Submitted to: Journal of Heredity
Publication Type: Peer Reviewed Journal
Publication Acceptance Date: December 18, 2012
Publication Date: May 1, 2013
Repository URL: http://handle.nal.usda.gov/10113/58100
Citation: Jauhar, P.P., Peterson, T.S. 2013. Synthesis and characterization of advanced durum wheat hybrids and addition lines with thinopyrum chromosomes. Journal of Heredity. 104:428-436. Interpretive Summary: Durum wheat or macaroni wheat with (28 chromosomes) is a natural hybrid between two wild species of 14 chromosomes each. We have shown earlier that durum wheat can tolerate the addition of chromosomes from a related wild species, technically called Lophopyrum elongatum. Therefore, we have been trying to broaden its genetic diversity by adding chromosomes from other related species. By crossing with a diploid wheatgrass, technically called Thinopyrum bessarabicum, we produced several advanced hybrids. Then we produced durum plants, called addition lines with 29 or 30 chromosomes, by adding one or two chromosomes of this grass. These addition lines were studied using traditional and more sophisticated techniques. The addition lines will facilitate further chromosome engineering work on durum wheat and for broadening its genetic base.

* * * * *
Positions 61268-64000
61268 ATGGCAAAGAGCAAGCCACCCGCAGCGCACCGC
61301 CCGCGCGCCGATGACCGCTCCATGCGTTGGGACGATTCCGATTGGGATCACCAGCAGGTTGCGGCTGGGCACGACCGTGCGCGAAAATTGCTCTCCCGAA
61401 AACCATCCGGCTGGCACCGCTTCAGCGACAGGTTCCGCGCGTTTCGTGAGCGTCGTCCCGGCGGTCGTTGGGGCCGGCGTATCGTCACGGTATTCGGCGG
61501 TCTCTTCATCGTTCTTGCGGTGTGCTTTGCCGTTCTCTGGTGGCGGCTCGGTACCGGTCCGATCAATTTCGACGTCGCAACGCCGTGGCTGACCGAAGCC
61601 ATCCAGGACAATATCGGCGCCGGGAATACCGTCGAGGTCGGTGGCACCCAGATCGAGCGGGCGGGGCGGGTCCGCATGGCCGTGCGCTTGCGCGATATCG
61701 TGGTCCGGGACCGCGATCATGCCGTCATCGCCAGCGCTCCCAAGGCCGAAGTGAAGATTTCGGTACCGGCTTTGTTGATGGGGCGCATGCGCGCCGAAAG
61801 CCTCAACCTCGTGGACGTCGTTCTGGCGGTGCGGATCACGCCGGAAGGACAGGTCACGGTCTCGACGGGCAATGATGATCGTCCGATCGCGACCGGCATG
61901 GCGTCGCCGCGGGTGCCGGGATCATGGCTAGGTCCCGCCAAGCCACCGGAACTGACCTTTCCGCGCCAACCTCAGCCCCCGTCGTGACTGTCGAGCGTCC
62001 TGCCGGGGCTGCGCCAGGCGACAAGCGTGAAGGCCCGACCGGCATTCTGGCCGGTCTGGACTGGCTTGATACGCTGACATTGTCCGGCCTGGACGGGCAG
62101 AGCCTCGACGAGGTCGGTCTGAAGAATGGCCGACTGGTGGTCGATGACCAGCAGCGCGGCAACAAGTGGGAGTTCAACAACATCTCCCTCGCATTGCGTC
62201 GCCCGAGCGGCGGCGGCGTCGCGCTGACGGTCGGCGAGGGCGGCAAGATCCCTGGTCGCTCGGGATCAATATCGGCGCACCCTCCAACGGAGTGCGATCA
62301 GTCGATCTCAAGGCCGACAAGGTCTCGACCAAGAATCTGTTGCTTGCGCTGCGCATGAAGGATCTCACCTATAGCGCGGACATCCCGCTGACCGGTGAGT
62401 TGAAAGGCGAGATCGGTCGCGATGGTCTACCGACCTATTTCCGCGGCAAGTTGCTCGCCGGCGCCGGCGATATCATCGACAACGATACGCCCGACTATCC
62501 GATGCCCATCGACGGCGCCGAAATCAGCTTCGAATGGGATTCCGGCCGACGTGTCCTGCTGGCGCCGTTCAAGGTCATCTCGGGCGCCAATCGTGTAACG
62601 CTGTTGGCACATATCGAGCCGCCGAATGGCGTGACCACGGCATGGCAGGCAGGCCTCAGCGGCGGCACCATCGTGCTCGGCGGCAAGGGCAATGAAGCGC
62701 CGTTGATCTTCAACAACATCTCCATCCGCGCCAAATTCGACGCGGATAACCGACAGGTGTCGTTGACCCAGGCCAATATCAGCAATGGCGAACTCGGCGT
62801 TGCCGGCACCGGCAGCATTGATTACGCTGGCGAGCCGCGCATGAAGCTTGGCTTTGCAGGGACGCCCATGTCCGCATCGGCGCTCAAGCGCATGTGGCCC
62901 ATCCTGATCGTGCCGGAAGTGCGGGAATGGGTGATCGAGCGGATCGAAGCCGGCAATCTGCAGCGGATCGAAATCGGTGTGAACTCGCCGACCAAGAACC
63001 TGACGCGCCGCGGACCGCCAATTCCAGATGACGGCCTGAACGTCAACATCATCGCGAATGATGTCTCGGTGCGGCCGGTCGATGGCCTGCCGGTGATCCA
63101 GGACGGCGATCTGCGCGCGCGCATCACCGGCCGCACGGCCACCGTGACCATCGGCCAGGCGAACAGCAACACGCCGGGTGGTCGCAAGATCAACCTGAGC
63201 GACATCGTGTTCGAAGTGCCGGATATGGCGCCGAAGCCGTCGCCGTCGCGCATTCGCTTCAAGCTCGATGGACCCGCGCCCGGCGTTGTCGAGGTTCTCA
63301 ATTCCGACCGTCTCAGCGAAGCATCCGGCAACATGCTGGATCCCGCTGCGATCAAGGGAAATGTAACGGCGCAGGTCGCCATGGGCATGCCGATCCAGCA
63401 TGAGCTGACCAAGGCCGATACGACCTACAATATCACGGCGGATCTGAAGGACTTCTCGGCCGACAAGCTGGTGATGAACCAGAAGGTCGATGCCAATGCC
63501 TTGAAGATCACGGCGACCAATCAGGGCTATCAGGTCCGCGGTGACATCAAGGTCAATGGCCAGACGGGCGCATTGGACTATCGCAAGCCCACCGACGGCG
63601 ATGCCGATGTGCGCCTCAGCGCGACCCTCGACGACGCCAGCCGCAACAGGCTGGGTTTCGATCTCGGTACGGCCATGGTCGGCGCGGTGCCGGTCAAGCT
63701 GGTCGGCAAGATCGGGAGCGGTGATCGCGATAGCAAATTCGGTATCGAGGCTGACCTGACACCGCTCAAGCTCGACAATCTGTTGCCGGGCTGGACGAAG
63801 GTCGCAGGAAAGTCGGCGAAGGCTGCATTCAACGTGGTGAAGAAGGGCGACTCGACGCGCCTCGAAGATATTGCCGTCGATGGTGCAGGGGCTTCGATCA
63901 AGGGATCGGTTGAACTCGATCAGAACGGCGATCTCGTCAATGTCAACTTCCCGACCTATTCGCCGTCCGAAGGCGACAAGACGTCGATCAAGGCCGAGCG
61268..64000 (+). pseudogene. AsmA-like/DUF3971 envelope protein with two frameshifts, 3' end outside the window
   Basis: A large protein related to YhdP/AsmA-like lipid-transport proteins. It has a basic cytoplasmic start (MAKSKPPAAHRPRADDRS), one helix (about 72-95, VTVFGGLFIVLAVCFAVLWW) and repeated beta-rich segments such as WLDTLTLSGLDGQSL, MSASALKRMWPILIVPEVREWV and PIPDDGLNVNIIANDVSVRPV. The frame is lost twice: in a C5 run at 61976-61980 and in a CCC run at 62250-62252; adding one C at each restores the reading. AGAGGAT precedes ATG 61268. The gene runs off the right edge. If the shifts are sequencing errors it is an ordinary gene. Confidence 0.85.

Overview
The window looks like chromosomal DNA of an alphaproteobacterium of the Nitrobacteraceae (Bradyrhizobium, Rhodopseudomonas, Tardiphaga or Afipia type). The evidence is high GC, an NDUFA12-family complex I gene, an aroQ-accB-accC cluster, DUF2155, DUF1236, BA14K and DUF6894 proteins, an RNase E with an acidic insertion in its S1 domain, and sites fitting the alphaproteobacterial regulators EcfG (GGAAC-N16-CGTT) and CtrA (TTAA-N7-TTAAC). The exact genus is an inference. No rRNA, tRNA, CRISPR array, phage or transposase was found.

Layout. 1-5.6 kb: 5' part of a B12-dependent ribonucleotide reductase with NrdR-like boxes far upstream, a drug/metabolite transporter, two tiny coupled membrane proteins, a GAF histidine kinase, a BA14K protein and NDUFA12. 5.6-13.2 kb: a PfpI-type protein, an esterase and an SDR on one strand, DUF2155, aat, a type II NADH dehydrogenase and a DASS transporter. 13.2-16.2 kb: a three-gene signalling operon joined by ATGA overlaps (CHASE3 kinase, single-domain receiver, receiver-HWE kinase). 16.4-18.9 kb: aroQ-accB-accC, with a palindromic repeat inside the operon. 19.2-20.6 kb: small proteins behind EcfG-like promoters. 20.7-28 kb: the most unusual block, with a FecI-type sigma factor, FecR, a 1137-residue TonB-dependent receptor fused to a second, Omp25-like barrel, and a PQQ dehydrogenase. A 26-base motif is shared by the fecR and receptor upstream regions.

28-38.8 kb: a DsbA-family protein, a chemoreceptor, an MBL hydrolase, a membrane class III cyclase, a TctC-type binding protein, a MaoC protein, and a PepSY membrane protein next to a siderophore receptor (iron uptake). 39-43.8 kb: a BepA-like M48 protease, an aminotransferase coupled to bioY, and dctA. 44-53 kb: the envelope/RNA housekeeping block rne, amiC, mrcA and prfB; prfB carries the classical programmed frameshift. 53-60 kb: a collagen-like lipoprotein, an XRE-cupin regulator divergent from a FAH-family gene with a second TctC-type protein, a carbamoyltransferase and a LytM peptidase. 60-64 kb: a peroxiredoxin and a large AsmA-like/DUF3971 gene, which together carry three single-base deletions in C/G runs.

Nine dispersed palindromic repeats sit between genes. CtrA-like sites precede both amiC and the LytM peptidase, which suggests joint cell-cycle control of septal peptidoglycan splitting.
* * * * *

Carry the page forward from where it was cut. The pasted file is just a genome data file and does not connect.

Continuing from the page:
Technical Abstract: Durum wheat (Triticum turgidum L., 2n = 4x = 28; AABB genomes) is a natural hybrid – an allotetraploid between two wild species, Triticum urartu Tumanian (AA genome) and Aegilops speltoides Tausch (BB genome). As shown earlier, even at the allotetraploid level, durum wheat can tolerate chromosomal imbalance such as addition of alien chromosome 1E of a related diploid wheatgrass [Lophopyrum elongatum (Host) Á. Löve, 2n = 2x = 14; EE genome]. Therefore, one way to broaden its genetic base is to add a desirable alien chromosome/chromatin from its diploid wild relatives. We attempted chromosomal engineering with chromosomes of a diploid wheatgrass, Thinopyrum bessarabicum (Savul and Rayss) Á. Löve (2n = 2x = 14; JJ genome). Several advanced hybrids and alien addition lines involving Th. bessarabicum were studied using traditional cytology, multicolor fluorescent genomic in situ hybridization, and molecular markers. Hybrid derivatives varied in chromosome number from the F1 to F8 self-generations and in backcross generations. In advanced generations, we exercised selection against 28-chromosome plants and for 30-chromosome plants that helped recover 14 addition lines in the F8 generation, as indicated by the absence of segregation for 29-chromosome plants. These disomic additions showed regular meiosis with 15 bivalents, 14 of durum wheat and one of Th. bessarabicum. The identity of the added chromosome(s) in these addition lines could not be determined. The addition lines will facilitate further chromosome engineering work on durum wheat and for broadening its genetic base.